Moderate correlation between timed walk and ALS-FRS and ‘Social Functioning’;
    Correlation between ALS-FRS and HRQoL   
  Mood/depression
BDI
  Strong correlation between BDI and ‘General Health’, ‘Vitality’; Moderate correlation between BDI and ‘Physical Functioning’, ‘Role Physical’, ‘Bodily Pain’; Strong correlation between BDI and ‘Mental Health’; Mild correlation between BDI score and ALS-FRS (− 0.32, p < 0.001); Mild correlation between ALS-FRS and BDI (correlation coefficient − 0.32, p < 0.001) Strong correlation between BDI and ‘Social Functioning’
    Correlation between depression and HRQoL
1–14% of the correlation between disease severity and HRQoL was mediated by depression
  
Gibson et al. [35] Individual semistructured in-depth interviews**   Physical impairments (mobility and walking, fine motor skills, weakness of shoulders and trunk muscles)
(+) Mobility and ambulation as great influence (problems with stairs, avoiding stairs, use of mobility aids, getting up from a seated position, falls); (+) Swallowing problems; (+) Disease specific impairments (specific limitations in ADL, gastrointestinal complaints, fatigue, communication problems, pain, sleep disturbances, respiratory impairment, dizziness); (−) Facial weakness (chewing for longer, use of a straw);
(+) Mental impairments; (+) Emotional distress (fear of falling, thoughts about the future); (+) Impaired body image due to decrease of muscles; (+) Social impairments; (+) Social role dissatisfaction and limitation (reliance on family members, avoidance of social situations); (−) Hand weakness in everyday life (typing, texting, use of a telephone);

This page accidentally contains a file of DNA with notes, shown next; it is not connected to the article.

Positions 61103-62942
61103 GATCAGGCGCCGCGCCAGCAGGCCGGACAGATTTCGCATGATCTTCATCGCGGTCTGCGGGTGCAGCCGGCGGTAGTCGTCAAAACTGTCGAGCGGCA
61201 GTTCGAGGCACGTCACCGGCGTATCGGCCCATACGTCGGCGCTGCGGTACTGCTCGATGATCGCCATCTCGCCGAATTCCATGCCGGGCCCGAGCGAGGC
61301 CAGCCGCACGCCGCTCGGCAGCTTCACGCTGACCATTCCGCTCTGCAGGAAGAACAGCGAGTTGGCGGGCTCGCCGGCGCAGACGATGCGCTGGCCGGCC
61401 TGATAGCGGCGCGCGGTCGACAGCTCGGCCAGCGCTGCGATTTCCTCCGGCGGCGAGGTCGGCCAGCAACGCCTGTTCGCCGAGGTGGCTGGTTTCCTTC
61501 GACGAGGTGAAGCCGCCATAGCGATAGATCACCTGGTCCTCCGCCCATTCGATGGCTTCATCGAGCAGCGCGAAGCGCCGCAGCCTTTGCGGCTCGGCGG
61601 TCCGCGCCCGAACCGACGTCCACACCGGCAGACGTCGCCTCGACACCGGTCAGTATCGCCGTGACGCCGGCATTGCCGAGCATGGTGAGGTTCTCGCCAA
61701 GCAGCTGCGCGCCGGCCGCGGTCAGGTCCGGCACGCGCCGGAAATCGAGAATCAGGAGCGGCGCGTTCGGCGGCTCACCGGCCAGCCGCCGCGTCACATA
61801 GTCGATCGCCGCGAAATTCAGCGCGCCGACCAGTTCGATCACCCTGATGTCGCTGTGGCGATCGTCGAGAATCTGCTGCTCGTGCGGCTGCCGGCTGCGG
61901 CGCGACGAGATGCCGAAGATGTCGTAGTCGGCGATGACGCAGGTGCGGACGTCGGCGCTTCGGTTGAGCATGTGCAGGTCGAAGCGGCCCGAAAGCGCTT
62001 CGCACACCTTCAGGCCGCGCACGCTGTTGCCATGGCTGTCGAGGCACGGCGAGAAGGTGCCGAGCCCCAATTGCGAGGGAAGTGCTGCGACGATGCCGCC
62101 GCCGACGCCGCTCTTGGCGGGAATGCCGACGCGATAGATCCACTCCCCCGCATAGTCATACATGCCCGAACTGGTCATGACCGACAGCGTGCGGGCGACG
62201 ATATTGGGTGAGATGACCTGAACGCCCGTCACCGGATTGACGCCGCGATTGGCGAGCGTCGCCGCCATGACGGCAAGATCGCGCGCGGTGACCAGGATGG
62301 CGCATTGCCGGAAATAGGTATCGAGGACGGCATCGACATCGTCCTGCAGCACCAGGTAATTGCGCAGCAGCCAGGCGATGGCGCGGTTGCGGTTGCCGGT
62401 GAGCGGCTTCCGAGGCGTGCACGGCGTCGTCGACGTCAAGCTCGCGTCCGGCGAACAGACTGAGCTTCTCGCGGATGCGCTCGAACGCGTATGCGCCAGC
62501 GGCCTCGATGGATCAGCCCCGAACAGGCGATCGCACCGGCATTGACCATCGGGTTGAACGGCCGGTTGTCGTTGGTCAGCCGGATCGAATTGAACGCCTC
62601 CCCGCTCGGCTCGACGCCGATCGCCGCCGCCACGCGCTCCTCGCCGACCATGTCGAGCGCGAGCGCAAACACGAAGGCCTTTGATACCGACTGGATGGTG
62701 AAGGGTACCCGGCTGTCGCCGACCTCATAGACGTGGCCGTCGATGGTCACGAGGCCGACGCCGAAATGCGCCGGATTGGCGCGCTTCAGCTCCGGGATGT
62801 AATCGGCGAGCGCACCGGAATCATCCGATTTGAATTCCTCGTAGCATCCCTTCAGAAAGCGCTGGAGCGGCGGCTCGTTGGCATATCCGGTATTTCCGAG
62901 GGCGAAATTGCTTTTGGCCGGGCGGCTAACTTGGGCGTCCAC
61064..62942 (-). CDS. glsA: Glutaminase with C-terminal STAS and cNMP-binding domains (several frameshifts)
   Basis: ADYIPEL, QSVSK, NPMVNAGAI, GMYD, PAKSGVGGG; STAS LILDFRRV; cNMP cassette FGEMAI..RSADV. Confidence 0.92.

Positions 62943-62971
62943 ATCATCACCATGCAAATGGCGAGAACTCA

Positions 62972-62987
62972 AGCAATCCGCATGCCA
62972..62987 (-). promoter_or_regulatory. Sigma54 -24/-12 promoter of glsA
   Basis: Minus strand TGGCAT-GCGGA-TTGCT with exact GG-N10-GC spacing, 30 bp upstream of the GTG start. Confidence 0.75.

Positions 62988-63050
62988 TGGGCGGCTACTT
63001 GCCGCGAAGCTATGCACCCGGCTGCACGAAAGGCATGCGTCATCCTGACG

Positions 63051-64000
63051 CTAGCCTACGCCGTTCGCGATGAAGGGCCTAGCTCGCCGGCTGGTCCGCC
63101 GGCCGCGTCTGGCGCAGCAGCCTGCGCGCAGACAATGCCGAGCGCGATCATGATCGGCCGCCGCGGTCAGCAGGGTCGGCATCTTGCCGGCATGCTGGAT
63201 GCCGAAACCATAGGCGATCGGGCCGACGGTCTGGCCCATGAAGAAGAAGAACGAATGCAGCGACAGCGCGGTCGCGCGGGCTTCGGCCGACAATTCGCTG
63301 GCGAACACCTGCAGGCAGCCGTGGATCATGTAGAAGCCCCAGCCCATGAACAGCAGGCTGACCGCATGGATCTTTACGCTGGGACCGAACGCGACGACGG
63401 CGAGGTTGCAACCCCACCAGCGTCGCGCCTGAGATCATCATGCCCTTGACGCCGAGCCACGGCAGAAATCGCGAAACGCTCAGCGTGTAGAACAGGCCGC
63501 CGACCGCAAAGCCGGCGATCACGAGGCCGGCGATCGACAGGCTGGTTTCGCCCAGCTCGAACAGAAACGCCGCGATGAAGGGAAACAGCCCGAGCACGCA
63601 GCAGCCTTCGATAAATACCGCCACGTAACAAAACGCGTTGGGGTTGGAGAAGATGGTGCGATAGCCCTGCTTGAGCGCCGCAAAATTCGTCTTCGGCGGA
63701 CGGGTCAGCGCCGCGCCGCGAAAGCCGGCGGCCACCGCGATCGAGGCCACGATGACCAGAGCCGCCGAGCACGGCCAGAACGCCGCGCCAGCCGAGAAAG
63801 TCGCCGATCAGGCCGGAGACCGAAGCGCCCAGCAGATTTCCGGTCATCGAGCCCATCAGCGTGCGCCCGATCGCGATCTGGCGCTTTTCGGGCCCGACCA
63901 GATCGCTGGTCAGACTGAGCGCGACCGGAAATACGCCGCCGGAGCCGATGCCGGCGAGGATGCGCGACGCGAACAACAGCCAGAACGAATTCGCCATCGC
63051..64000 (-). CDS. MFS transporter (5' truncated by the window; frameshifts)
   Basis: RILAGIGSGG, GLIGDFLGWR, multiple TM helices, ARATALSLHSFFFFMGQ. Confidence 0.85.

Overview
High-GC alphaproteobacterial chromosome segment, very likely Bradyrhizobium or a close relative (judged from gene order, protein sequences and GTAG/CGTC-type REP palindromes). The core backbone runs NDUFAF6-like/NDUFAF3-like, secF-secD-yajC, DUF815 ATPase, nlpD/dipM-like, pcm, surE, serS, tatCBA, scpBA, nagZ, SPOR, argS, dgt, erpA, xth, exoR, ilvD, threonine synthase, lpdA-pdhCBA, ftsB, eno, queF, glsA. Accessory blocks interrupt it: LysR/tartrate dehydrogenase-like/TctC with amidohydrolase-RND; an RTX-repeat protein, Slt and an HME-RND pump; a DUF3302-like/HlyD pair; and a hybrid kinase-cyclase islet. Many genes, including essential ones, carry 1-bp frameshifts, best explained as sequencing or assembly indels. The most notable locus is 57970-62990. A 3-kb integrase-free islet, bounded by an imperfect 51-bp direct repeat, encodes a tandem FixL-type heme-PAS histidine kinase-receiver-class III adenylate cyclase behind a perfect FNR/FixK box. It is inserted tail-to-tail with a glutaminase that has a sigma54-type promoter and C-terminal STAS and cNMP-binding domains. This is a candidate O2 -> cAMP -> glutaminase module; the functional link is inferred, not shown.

Ortega et al. [37] Focus groups interviews**   (−) Changes of quality of life (−) Individual, need-oriented information from physicians; (−) Discussion with physician of individual patient preferences on therapies (especially medication), self-determined use of medication and endurance of side effects; (−) Future impact of IBM on everyday life and patient-relevant activities; (−) Changes of quality of life (−) Future impact of IBM on everyday life and patient-relevant activities;
  1. ANOVA F: analysis of variance, F-statistic; BDI: Beck Depression Inventory; CMT1: Charcot-Marie-Tooth type 1; DM: dermatomyositis; EQ-5D-5L: 5-level EQ-5D version of European quality of life questionnaire; EQ VAS: EQ visual analogue scale, access www.euroqol.org; FSHD: facioscapulohumeral muscular dystrophy; HADS: Hospital Anxiety and Depression scale; IBM: inclusion body myositis; IIM: idiopathic inflammatory myopathies; INQoL: Individualized Neuromuscular Quality of Life questionnaire [47]; MCS: mental component summary, items of psychological and social health from SF-36 are aggregated to MCS; MD: myotonic dystrophy; PCS: physical component summary; SF-12: 12-Item Short-Form Health Survey SF-36: 36-Item Short-Form Health Survey;
  2. *Data are reported narratively. All values are shown, if data were reported in the included studies. Values are reported as mean ± SD or (range or IQR)
  3. **Statements for which statistically significant data were shown or a “high confidence” was assessed according to CERQual are marked in bolt type. “Moderate”, “low” or “very low” assessed confidence are marked respectively with (+), (−), (−). Shown qualitative findings correspond to the summaries of review findings